It is becoming increasingly easier for researchers and practitioners to collect eye-tracking data during online preference measurement tasks. The authors develop a dynamic discrete choice model of information search and choice under bounded rationality, which they calibrate using a combination of eye-tracking and choice data. Their model extends Gabaix et al.'s (2006) directed cognition model by capturing fatigue, proximity effects, and imperfect memory encoding and by estimating individual-level parameters and partworths within a likelihood-based hierarchical Bayesian framework. The authors show that modeling eye movements as the outcome of forward-looking utility maximization improves out-of-sample predictions, enables researchers and practitioners to use shorter questionnaires, and allows better discrimination between attributes.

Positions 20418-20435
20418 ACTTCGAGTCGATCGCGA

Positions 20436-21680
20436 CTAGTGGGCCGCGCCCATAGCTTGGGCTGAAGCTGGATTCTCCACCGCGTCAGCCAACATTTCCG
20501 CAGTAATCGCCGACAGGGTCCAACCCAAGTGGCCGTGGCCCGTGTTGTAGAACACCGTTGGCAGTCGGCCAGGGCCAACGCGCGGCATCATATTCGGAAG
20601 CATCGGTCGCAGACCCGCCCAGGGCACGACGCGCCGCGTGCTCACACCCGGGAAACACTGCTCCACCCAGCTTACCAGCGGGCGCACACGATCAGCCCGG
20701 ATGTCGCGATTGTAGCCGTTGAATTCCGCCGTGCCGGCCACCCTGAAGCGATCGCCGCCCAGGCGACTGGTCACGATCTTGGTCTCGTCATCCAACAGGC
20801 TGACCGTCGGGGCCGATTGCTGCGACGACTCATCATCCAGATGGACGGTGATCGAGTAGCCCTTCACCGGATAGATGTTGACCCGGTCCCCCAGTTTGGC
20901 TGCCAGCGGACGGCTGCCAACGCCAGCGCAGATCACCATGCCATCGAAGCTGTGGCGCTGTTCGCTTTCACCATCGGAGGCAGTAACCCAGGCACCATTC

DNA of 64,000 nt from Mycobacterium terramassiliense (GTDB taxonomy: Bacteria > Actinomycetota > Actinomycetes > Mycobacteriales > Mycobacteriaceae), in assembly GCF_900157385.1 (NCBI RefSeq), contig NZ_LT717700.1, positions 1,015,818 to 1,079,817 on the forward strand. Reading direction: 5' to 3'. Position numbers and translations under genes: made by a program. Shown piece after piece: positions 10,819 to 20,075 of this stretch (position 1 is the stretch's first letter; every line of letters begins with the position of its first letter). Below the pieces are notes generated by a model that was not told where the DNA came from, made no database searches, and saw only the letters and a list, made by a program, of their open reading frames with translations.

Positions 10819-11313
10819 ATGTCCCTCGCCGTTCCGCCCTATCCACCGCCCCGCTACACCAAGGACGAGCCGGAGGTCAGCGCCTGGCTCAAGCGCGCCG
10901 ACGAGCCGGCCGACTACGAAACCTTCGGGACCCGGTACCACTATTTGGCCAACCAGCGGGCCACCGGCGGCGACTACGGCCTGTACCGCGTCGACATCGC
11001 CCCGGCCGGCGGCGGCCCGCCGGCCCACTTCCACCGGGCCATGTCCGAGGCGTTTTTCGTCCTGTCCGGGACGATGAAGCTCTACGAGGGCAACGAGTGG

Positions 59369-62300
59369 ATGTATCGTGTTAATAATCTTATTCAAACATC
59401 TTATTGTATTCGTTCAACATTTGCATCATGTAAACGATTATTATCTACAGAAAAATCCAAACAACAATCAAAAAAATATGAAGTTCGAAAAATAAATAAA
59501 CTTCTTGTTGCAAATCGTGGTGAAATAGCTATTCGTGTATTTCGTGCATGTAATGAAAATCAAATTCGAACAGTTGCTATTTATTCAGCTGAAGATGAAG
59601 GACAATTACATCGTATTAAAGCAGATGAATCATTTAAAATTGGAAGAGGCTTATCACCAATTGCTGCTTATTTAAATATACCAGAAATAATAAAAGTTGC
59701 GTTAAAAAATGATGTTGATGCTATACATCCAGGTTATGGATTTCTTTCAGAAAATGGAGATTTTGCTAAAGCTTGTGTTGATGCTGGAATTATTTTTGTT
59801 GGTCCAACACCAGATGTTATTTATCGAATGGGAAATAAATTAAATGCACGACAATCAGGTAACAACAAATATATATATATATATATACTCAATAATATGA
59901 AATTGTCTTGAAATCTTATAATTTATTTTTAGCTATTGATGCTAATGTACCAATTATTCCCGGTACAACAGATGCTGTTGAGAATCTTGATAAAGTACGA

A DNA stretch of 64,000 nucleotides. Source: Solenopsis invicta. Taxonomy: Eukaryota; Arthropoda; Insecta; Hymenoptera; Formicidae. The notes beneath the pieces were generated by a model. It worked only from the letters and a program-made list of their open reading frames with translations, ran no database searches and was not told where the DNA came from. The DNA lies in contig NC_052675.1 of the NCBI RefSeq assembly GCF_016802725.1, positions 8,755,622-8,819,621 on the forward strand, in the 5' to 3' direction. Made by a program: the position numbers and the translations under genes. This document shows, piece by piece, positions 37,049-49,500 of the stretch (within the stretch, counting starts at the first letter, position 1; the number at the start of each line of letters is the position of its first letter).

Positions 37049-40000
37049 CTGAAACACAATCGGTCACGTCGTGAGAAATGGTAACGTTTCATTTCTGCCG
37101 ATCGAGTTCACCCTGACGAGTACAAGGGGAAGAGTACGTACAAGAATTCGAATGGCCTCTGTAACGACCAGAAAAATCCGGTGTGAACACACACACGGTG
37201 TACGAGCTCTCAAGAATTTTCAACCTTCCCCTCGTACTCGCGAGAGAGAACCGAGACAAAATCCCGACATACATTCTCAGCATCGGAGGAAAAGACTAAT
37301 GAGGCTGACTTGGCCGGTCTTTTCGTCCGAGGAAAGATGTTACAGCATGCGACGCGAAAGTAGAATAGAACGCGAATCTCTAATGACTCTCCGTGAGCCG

Additional Metadata
Keywords Dynamic discrete choice models, Eye tracking, Preference measurement
Persistent URL dx.doi.org/10.1509/jmr.13.0288, hdl.handle.net/1765/84381
Journal Journal of Marketing Research
Citation
Yang, L, Toubia, O, & de Jong, M.G. (2015). A bounded rationality model of information search and choice in preference measurement. Journal of Marketing Research, 52(2), 166–183. doi:10.1509/jmr.13.0288